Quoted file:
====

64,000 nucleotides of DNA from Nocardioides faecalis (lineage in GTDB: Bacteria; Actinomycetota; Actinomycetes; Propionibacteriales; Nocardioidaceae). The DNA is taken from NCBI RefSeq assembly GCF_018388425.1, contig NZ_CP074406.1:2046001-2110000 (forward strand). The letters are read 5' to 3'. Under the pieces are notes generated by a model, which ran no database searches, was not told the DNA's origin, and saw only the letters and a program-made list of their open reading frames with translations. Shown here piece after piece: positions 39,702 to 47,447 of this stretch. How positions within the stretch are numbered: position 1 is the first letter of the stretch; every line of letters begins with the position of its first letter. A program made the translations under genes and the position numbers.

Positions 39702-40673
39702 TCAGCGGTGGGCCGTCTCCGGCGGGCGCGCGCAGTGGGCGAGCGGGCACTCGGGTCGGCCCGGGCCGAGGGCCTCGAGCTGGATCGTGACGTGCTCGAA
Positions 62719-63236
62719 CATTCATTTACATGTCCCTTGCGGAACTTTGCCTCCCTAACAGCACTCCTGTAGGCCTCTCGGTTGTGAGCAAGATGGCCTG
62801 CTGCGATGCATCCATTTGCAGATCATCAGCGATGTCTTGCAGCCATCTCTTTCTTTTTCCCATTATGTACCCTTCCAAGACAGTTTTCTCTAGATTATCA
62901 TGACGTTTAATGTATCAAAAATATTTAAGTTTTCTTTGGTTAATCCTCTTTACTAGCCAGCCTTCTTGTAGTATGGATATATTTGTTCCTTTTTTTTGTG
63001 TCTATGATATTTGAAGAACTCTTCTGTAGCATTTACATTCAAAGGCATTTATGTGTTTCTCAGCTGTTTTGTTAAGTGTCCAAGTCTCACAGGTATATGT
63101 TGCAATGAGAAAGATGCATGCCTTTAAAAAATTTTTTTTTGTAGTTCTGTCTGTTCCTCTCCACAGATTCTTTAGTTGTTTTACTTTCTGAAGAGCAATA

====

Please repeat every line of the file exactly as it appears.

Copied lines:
64,000 nucleotides of DNA from Nocardioides faecalis (lineage in GTDB: Bacteria; Actinomycetota; Actinomycetes; Propionibacteriales; Nocardioidaceae). The DNA is taken from NCBI RefSeq assembly GCF_018388425.1, contig NZ_CP074406.1:2046001-2110000 (forward strand). The letters are read 5' to 3'. Under the pieces are notes generated by a model, which ran no database searches, was not told the DNA's origin, and saw only the letters and a program-made list of their open reading frames with translations. Shown here piece after piece: positions 39,702 to 47,447 of this stretch. How positions within the stretch are numbered: position 1 is the first letter of the stretch; every line of letters begins with the position of its first letter. A program made the translations under genes and the position numbers.

Positions 39702-40673
39702 TCAGCGGTGGGCCGTCTCCGGCGGGCGCGCGCAGTGGGCGAGCGGGCACTCGGGTCGGCCCGGGCCGAGGGCCTCGAGCTGGATCGTGACGTGCTCGAA
Positions 62719-63236
62719 CATTCATTTACATGTCCCTTGCGGAACTTTGCCTCCCTAACAGCACTCCTGTAGGCCTCTCGGTTGTGAGCAAGATGGCCTG
62801 CTGCGATGCATCCATTTGCAGATCATCAGCGATGTCTTGCAGCCATCTCTTTCTTTTTCCCATTATGTACCCTTCCAAGACAGTTTTCTCTAGATTATCA
62901 TGACGTTTAATGTATCAAAAATATTTAAGTTTTCTTTGGTTAATCCTCTTTACTAGCCAGCCTTCTTGTAGTATGGATATATTTGTTCCTTTTTTTTGTG
63001 TCTATGATATTTGAAGAACTCTTCTGTAGCATTTACATTCAAAGGCATTTATGTGTTTCTCAGCTGTTTTGTTAAGTGTCCAAGTCTCACAGGTATATGT
63101 TGCAATGAGAAAGATGCATGCCTTTAAAAAATTTTTTTTTGTAGTTCTGTCTGTTCCTCTCCACAGATTCTTTAGTTGTTTTACTTTCTGAAGAGCAATA